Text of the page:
He’s among the most popular Star Wars characters of all time. He was a fan-favourite years before he appeared on screen in The Empire Strikes Back. He was so popular he was retroactively inserted into A New Hope and then introduced in the prequels, where he’s treated with so much narrative reverence he effectively became the might of the Galactic Empire itself. His armour alone inspired the massive mythos of Mandalore. And yet, despite all this, Boba Fett is a chump.
To be fair, despite the reputation, on screen Boba was a chump in the original trilogy, so him continuing to be a chump in The Book of Boba Fett makes sense. All he successfully managed to accomplish in the former was track Han Solo to Bespin then deliver his carbonite form to Jabba, then get knocked off the skiff into the Sarlacc pit by an accidental swing of a staff by the blind Han Solo. Boba Fett absolutely looked cool and acted cool — there’s a reason people still love him — but he accomplished almost nothing in his limited amount of screen time. He called Vader and delivered a package, then accidentally and ignominiously died.
When Temuera Morrison returned as Fett in The Mandalorian’s second season, fans thought that they would finally get to see him as the badass he’d always been in their hearts, and he certainly kicked some butt in his few appearances on the show. But now that he’s the star (“star” being loose, given the past few episodes) of his own series, he’s back to being a chump.
I ask you to consider what The Book of Boba Fett has shown us of the man’s post-Sarlacc life. He escaped the beast, sure, and that’s an accomplishment even if he made it look weirdly easy. But upon freeing himself, he had his armour stolen by Jawas and got captured by Tuskens. Sure, he was weakened from his experience, but it still seems like the galaxy’s most feared bounty hunter should have been able to hold his own in a fight with a Tusken, if not successfully escape his imprisonment. Of course, he managed to murder a monster, save a Tusken child, and become part of the tribe, which would have been awesome if he also wasn’t responsible for getting that tribe slaughtered shortly thereafter.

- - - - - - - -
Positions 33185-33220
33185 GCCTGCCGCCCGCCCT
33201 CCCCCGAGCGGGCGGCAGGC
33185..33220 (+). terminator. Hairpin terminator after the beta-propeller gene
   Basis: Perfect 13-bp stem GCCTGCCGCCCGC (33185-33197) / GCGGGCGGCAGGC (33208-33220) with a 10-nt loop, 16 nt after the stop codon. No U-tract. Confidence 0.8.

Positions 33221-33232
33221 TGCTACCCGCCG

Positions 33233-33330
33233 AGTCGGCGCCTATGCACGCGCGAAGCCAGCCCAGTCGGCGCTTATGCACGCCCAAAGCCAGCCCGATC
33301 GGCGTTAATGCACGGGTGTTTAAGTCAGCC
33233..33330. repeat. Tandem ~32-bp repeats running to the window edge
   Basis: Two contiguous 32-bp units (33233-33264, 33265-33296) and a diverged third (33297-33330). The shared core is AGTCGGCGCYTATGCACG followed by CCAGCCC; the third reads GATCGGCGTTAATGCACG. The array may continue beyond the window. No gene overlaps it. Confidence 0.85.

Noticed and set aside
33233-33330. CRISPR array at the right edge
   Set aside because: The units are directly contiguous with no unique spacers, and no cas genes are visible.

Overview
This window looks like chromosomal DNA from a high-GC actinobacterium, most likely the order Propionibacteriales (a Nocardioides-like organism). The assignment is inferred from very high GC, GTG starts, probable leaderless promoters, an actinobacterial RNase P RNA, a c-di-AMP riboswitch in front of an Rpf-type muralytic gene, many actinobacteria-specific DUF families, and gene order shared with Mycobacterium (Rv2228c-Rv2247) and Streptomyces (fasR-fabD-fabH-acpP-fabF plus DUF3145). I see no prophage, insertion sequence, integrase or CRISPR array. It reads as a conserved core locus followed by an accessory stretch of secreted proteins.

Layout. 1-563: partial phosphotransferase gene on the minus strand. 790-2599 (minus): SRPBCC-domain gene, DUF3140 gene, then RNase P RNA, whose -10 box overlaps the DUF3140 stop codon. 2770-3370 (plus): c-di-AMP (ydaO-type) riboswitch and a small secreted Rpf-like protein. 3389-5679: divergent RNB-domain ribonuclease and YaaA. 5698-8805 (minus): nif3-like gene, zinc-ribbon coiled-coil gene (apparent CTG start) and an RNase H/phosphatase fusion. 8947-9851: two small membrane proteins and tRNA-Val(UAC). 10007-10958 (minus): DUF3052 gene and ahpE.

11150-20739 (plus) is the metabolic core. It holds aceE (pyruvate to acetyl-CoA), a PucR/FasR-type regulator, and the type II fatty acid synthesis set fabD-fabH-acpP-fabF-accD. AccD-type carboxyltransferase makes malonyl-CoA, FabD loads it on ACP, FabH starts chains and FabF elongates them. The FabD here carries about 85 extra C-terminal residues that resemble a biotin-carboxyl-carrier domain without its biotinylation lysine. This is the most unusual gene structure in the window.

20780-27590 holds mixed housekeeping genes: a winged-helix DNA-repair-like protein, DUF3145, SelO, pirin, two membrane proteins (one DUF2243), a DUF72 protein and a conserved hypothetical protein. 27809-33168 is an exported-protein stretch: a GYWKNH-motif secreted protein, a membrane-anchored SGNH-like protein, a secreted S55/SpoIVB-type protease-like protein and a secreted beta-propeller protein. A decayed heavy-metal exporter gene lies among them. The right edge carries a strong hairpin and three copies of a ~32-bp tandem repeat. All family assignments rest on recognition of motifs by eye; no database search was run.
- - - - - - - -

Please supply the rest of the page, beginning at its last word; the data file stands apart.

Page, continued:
Fett was naïve to think that helping the Tuskens attack the Pyke syndicate wouldn’t have repercussions, but being really, really naïve seems to be Boba Fett’s thing. His absurd decision to become Tatooine’s nicest crimelord in the face of that tragedy is a counterintuitive continuation of that, as is his initial idea that he could enforce his claim with just Fennic Shand by his side. He’s immediately attacked by energy shield-wielding assassins who kick his arse! Even after he picks up more employees, he can’t protect the one cantina that’s on board with his rule. I want to cut him some slack for getting absolutely jobbed by Black Krrsantan (who was clearly able to just walk in Boba’s front door because of how paltry his operation is) because he was sleeping in a bacta tank and nude, but rewatch the scene and just count how many times Fett tries to attack the Wookiee and gets tossed across the room instead. It’s kind of hilarious.